Even in a field as noted for its eccentrics as Classical Music is --Beethoven, Alkan, Satie, et al -- Alexander Scriabin stands out by virtue of his personal strangeness, his unusual life-style, his advanced compositions, and especially for the world ranging utopian vision he formulated for his last works.
Born into the upper class of late Tsarist Russia, Scriabin was an exact contemporary of Sergei Rachmaninoff, but two composers could not be more different. While Rachmaninoff’s compositional style is closely attached to the 19th century just past, and he adapts it to his own time, Scriabin rapidly progressed from the influence of Chopin almost directly into the 20th Century, with his own version of Twelve Tone Music-- and beyond.
Faubion Bowers wrote the standard biography, still available, but Oliver Decker’s marvelous, informative, and visually brilliant hour long film, Toward the Light, serves informatively and entertainingly as a perfect introduction.
Born in 1872, Scriabin lived to know of World War One, but he died in 1915, before the Russian Revolution: died of an infected pimple on his upper lip which led to blood poisoning. Both facts seem strangely relevant to the man and musician.
Extremely handsome and a dandy from his teen years on, young Scriabin married young and had three children. His youngest daughter is interviewed for the film, talking from her home in Paris, about her and her father’s “inner joy” which he tried to manifest in his music.
Feeling personally and musically stifled in Russia, Scriabin soon moved to Switzerland where in addition to his legal family he took up with a devotee, Tatyana de Schloezar, who he felt best could nurture his talent. This two-home ménage a trois continued later in Genoa where he worked out his mature style, in New York where he toured, and even back in Russia where he returned to die.
Also onboard, both speaking and playing in the film, is the legendary pianist, Vladimir Horowitz, who briefly studied with Scriabin as a precocious youth, and who for decades thereafter championed his work. Here, Horowitz (a homosexual who his wife claimed was a manic-depressive) describes Scriabin as, “crazy, you know!” acting out someone spastic. Horowitz then plays Scriabin’s Opus 8 Etude to perfection. Sure: Scriabin was crazy -- like a fox.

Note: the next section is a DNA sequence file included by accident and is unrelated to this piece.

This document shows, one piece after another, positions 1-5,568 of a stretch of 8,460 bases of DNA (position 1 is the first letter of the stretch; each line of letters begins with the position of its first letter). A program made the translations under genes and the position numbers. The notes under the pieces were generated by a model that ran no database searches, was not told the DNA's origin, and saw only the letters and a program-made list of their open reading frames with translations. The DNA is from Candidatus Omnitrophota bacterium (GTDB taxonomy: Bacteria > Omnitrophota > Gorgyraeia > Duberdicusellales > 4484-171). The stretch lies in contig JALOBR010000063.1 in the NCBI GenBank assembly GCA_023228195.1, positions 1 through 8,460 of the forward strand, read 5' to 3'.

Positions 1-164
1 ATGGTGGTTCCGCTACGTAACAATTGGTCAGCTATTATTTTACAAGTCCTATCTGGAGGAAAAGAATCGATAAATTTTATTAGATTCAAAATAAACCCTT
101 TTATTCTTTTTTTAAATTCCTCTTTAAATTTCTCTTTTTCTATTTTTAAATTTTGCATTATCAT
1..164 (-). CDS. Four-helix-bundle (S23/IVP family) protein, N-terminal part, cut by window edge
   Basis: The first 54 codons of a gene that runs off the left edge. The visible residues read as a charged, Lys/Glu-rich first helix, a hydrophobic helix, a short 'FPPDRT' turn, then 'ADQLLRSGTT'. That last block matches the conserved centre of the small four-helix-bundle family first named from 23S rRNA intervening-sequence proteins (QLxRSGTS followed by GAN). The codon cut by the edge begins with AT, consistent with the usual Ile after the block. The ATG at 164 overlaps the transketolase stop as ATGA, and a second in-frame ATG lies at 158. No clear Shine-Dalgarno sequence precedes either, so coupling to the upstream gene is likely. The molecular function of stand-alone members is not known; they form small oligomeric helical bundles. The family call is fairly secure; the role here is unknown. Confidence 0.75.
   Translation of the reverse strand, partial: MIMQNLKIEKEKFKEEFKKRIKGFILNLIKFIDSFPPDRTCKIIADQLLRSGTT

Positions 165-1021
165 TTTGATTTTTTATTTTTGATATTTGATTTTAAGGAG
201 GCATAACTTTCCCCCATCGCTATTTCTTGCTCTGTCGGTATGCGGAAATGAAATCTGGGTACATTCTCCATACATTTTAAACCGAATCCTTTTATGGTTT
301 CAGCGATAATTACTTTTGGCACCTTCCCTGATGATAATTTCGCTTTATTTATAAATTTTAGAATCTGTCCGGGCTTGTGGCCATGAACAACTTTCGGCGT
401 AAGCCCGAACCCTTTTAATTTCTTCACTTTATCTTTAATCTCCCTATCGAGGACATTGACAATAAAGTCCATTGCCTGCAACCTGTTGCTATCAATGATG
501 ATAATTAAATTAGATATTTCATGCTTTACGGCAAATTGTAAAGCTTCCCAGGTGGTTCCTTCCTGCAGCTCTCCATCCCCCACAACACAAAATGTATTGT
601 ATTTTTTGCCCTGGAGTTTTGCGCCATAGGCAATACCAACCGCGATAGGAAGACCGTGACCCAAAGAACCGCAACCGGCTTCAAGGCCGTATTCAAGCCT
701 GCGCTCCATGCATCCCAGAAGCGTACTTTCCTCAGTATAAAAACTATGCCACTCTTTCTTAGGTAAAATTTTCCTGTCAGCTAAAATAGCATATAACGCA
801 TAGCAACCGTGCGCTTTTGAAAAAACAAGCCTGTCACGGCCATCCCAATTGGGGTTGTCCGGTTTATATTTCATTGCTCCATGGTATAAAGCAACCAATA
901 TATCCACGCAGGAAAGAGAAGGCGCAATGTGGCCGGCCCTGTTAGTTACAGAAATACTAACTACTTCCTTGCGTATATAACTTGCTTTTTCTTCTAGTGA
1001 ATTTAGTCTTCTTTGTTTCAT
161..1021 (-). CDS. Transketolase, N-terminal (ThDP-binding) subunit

Also playing and speaking are pianists and conductors Vladimir Ashkenazy, Mikhail Pletnev, and Hakon Austbo, who’ve made Scriabin’s hundreds of piano works, including the amazing nine sonatas, part of their life’s work.
For the general listener, Scriabin’s symphonies may be more accessible, the first, the second, and especially the third, sub-titled Poem of Ecstasy (1905) which were all but ignored during his life are all well recorded.
In recent years, Scriabin’s Poem of Ecstasy often appears on concert programs, replacing various 19th Century warhorses. It’s a wondrous piece, and his most colorful; it is forward moving, with familiar yet unique snippets of melody and post-Lisztian harmonies, dotted with plangent coronet and expressive brass and wind motifs that seem to herald Stravinsky, Berg -- and oddly, also American Jazz.
But it is Scriabin’s growing spirituality and the philosophical underpinnings of his life and work that dominate Toward the Light. A Theosophist, Scriabin developed a series of theories, deemed crackpot in his lifetime, where colors and musical tones fused.
His fourth, the Prometheus Symphony, “Le Poem du Feu” or Poem of Fire, of 1909, explored this with its use of a color-organ, a mechanism that projected lights upon a ceiling dome along with music, something Scriabin himself developed. His Ninth Piano Sonata, subtitled “Black Mass” of 1912 and his late Vers La Flamme were Scriabin’s attempts to make keyboards turn music into light!
Eventually, Scriabin foresaw an ultimate piece of music, titled “Prefatory Action” that would last seven days and seven nights, encompassing light shows, masses dancing and chanting within a Neo-Classical temple that he himself designed to be built, where else but in the foothills of the Himalaya Mountains. He staunchly believed that playing this piece would bring about “inner and outer light, end war, and regenerate mankind.”
Instead there was world war, death, and revolution.
There have been attempts at putting on “Prefatory Action” in the past few decades: but none on the scale that the Russian visionary had in mind. We are still waiting for Scriabin’s vision to be realized.
In a fascinating footnote, the film shows how Scriabin’s Moscow home, turned into a museum after his death, intriguingly became the center of avant-garde music in Soviet Russia. Unknown to authorities or their hack-composer guard dogs, composers like Alexander Nemtov and Alfred Schnittke attempted to realize some of Scriabin’s ideals to propel music into the future.
By all means find and watch this film and then go to Pandora or I Tunes and supplement it with sound recordings by Horowitz, Ashkenazy, Sviatislov Richter, and if you can find any, by Anton Kuerti.
Felice Picano © 2009, 2014
Originally published by ClassicalTV.com